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Rogue US-Israeli cyberwar weapon 'infected Russian nuclear plant'

Even the space station has been infected by malware, claims Kaspersky

North Anna Power Plant

Stuxnet - the famous worm widely credited with crippling the Iranian nuclear weapons programme for several years - also infected the internal network of a Russian nuclear plant. Unspecified malware has even reached the International Space Station, according to the boss of Russian anti-virus firm Kaspersky Lab.

Eugene Kaspersky said he heard about the nuclear infection from a "friend of mine" at the unnamed nuclear plant. The unnamed staffer "sent a message their nuclear plant network which was disconnected from the internet ... was badly infected by Stuxnet," Kaspersky said, SC Magazine reports. The malware apparently got into the air-gapped network of the nuke plant on an infected USB stick.

Kaspersky told the anecdote during a recent presentation to the Canberra Press Club during which he spoke about cybercrime, cyber-espionage and attacks against infrastructure systems to members of the mainstream press in Australia.

The charismatic securityware businessman went on to claim that even machines on the International Space Station had been affected by malware, after - unnamed - cyber nasties were carried there on removable media by Russian astronauts.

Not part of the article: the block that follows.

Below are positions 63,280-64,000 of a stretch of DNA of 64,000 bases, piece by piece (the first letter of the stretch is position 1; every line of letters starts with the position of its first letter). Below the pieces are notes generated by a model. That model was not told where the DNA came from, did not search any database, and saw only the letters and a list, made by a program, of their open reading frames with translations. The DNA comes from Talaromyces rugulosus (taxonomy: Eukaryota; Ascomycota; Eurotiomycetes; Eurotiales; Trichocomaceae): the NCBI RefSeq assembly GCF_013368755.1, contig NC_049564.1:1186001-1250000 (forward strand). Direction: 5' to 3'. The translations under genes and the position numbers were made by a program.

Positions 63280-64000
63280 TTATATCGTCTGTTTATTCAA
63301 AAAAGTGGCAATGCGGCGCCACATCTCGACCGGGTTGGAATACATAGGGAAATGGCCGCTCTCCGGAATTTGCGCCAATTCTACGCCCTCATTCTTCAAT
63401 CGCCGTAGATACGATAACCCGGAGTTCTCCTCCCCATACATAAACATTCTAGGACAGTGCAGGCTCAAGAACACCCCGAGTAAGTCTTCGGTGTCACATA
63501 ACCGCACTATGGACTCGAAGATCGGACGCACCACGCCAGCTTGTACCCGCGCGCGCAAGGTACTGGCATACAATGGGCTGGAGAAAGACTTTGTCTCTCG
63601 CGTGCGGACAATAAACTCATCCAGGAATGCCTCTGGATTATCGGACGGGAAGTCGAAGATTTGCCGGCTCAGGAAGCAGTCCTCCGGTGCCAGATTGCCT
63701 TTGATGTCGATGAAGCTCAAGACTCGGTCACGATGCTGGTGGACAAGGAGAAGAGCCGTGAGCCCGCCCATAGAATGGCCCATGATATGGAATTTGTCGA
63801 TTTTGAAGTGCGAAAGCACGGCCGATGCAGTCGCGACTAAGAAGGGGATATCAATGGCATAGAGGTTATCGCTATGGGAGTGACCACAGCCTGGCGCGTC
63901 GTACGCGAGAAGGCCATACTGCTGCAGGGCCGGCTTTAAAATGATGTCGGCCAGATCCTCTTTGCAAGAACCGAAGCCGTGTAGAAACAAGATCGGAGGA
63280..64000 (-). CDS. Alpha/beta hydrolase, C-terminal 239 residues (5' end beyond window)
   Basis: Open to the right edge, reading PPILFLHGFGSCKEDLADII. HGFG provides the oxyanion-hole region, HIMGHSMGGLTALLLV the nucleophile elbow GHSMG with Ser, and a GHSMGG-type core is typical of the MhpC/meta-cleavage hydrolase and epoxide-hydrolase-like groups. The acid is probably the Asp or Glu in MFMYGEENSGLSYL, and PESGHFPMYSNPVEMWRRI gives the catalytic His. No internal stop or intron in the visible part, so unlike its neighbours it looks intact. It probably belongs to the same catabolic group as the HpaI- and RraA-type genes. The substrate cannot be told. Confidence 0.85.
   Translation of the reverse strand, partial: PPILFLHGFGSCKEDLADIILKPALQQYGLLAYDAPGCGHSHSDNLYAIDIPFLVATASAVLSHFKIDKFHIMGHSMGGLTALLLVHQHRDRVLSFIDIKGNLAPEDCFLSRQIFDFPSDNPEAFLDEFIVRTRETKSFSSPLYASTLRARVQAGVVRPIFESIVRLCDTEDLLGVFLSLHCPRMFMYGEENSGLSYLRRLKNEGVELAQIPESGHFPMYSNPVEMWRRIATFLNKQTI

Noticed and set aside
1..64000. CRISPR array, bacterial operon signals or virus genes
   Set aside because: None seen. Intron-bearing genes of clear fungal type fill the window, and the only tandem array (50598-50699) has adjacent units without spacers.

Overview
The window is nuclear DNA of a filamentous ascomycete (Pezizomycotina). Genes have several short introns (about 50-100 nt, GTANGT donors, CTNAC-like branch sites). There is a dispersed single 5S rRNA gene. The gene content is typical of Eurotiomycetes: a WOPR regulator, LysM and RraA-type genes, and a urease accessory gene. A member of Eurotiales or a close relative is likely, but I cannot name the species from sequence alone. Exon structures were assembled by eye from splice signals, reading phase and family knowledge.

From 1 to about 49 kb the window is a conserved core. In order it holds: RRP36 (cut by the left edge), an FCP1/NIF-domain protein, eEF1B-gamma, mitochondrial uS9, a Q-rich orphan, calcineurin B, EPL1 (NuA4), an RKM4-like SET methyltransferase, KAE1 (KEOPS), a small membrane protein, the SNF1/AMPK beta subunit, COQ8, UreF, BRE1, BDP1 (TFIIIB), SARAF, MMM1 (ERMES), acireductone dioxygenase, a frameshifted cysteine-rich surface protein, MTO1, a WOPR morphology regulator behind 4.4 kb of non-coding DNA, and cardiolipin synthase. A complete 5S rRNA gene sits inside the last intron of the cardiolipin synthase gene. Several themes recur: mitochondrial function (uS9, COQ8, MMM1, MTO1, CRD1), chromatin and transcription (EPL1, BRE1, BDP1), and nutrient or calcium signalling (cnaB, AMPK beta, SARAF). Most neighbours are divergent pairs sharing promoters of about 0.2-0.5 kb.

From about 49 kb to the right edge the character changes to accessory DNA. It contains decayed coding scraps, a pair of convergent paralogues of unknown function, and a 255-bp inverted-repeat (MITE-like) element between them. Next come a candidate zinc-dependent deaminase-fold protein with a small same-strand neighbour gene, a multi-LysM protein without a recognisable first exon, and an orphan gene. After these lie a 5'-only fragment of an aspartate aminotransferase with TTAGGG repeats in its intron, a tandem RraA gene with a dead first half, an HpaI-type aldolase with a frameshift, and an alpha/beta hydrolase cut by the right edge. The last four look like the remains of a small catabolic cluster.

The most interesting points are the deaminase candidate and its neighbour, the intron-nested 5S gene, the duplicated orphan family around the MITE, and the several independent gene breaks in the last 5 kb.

"Scientists, from time to time, they are coming to space with USBs which are infected. I'm not kidding," he insisted. "I was talking to Russian space guys and they said from time to time there are virus epidemics in the space station."

The most famous Stuxnet infections occurred in Iran's bombproof, deeply buried uranium enrichment facility at Natanz in 2009 and 2010, wrecking high-speed centrifuges after infecting computers connected to SCADA industrial control systems at the plant. The Obama administration last year leaked its role in developing Stuxnet as part of a wider US-Israeli information warfare effort, codenamed Operation Olympic Games, that began under the presidency of George W Bush.

The worm was detected after it escaped onto the internet, and first described by Belarussian firm VirusBlokAda in June 2010.

According to Mr Kaspersky there are only two major infrastructure malware attacks a year worldwide, the only one this year having been targeted against banks and media organisations in South Korea.

The security-biz chieftain's remarks on Stuxnet at the Canberra Press Club are at approximately 26 minutes into the video below. ®

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